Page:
In 2015, Lesbos became the centre of Europe’s largest population movement since World War II. Situated only 12 kilometres from the Turkish coast, the Greek island still bears the traces of the Great Catastrophe of 1922 when a million Orthodox Greeks from Asia Minor were deported to the other shore, 45,000 of whom landed in Lesbos in the greatest deprivation. A century later, their descendants provide assistance to modern-day refugees, to the extent that the island’s inhabitants were nominated for the Nobel Peace Prize. From this starting point, Kalfas and Benguigui developed a work that seeks to bring a new perspective to this highly mediatised territory. The duo examine the traces left in the landscape, meet its populations, and collect stories in order to have a more profound understanding of a phenomenon that characterises the history of the human being.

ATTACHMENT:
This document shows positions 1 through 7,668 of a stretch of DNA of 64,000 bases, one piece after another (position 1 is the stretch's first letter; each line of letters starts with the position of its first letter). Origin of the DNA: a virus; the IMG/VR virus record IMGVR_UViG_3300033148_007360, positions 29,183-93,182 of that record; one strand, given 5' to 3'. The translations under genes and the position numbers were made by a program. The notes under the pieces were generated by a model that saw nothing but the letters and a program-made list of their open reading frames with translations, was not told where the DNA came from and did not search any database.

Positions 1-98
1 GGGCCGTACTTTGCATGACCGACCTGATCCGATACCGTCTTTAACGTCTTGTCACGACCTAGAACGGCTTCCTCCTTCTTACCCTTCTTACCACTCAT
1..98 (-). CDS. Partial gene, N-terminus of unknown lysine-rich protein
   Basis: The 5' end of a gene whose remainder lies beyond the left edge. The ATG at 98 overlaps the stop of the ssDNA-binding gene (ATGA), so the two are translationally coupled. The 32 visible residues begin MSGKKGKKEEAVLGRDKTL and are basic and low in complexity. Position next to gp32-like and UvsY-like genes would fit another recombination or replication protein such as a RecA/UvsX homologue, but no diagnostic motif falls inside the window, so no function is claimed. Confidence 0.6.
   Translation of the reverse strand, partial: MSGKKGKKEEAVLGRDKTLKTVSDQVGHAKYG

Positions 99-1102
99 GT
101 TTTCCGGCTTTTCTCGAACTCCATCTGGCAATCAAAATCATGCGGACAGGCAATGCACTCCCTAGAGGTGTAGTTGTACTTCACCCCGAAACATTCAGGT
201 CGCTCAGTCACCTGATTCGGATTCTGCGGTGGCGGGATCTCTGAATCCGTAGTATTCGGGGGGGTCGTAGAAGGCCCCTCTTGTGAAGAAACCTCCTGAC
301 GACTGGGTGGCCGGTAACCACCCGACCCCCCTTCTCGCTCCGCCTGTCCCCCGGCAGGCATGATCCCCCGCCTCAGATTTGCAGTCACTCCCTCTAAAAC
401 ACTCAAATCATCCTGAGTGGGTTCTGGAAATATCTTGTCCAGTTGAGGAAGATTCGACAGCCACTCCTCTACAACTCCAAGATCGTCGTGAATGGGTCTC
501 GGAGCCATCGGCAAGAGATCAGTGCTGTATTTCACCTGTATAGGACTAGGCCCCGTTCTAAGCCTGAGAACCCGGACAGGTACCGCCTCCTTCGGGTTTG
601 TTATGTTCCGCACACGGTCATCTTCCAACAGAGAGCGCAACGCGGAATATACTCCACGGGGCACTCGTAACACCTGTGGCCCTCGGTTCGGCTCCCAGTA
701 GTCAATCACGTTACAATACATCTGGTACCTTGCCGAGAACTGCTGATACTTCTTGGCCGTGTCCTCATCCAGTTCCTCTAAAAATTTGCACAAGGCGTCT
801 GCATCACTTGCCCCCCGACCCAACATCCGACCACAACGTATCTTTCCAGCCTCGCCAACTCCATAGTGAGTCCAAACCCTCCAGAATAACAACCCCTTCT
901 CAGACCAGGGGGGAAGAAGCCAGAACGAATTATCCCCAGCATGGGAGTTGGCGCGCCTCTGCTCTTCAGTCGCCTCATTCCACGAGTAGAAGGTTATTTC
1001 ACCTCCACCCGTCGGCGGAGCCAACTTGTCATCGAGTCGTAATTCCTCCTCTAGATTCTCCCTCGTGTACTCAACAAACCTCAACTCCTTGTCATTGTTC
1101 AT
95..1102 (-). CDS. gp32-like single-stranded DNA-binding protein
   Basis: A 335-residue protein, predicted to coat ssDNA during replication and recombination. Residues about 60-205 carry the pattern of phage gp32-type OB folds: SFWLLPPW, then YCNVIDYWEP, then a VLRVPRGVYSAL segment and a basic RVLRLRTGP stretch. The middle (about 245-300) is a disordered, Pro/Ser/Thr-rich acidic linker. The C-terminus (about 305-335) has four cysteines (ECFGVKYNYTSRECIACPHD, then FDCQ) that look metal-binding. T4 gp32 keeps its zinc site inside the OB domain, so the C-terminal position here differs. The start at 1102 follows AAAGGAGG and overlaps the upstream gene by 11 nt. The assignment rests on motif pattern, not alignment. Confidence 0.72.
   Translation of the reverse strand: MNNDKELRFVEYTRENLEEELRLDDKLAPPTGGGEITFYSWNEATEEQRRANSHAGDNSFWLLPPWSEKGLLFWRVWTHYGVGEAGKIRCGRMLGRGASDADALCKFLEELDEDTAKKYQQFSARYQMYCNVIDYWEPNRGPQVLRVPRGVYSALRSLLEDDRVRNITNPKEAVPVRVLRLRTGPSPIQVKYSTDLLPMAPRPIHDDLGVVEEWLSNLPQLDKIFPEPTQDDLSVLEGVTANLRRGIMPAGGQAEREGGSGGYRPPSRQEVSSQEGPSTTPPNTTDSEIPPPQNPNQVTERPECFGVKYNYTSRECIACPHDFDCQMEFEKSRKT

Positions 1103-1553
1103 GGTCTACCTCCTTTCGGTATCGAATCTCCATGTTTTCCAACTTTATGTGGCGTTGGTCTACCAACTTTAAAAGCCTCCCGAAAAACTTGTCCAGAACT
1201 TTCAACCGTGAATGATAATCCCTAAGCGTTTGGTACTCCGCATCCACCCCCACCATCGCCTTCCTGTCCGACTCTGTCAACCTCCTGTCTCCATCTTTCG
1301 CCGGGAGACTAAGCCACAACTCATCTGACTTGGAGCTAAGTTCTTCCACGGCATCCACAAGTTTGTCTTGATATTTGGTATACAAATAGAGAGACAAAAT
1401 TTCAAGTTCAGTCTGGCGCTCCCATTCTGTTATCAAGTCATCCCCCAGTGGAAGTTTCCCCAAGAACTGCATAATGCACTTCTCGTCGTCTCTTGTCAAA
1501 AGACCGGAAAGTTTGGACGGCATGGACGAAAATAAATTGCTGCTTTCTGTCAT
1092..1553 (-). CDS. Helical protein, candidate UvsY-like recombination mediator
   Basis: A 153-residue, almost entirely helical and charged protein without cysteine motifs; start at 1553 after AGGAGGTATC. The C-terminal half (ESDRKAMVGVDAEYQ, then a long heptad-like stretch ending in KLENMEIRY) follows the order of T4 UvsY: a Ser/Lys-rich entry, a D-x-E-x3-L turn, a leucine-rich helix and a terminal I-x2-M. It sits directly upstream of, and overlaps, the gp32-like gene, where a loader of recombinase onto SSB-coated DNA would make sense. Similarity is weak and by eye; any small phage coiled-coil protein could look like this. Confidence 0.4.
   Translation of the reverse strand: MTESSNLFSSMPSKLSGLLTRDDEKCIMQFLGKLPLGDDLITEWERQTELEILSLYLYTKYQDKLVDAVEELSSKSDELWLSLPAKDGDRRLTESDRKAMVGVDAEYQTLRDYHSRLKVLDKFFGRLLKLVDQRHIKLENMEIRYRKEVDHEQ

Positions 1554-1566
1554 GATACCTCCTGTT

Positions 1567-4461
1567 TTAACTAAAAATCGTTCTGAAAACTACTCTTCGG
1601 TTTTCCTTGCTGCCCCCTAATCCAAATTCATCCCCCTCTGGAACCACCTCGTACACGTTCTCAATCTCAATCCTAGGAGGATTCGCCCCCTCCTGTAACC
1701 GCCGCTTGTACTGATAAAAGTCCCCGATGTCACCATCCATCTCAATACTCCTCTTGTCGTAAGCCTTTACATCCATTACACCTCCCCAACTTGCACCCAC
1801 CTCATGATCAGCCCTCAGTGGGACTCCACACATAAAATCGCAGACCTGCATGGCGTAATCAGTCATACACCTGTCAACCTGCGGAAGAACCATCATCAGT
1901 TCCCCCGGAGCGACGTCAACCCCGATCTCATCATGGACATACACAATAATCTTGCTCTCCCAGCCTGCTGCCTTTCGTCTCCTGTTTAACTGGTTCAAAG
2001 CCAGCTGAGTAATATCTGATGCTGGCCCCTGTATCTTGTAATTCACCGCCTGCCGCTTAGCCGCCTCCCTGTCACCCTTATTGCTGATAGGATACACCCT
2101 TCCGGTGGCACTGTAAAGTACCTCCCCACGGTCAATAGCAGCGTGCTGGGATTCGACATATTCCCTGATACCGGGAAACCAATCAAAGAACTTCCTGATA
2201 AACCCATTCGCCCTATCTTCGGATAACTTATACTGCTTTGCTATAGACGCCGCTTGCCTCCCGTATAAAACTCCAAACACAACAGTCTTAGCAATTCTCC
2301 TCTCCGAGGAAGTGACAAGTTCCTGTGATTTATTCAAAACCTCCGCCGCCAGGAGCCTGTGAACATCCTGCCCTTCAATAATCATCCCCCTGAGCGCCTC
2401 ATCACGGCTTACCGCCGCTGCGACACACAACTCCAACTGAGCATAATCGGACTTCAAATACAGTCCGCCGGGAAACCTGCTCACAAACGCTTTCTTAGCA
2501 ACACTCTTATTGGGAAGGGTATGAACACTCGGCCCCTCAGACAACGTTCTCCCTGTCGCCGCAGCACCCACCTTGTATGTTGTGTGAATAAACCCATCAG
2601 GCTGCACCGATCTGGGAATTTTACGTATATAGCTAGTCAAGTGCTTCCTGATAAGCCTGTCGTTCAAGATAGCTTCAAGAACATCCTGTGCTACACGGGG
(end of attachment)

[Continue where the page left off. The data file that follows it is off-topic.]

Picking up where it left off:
Agathe Kalfas (France, 1989) was trained as an Arts & Culture coordinator and began her career in cultural diplomacy in France and abroad. In 2019, she founded her own consultancy for photographers, AK Whispers. Based between Arles and Paris, she is balancing her activities as an art director, photography consultant, photo editor, journalist, and writer.
Mathias Benguigui (France, 1991) is a documentary photographer who lives and works between Paris and Arles. He started as a photo editor for the newspaper Libération and later worked for both press and cultural institutions as a photographer, and art director. He develops long-term personal projects that question memory, identity and uprooting. He is represented by Pasco&Co.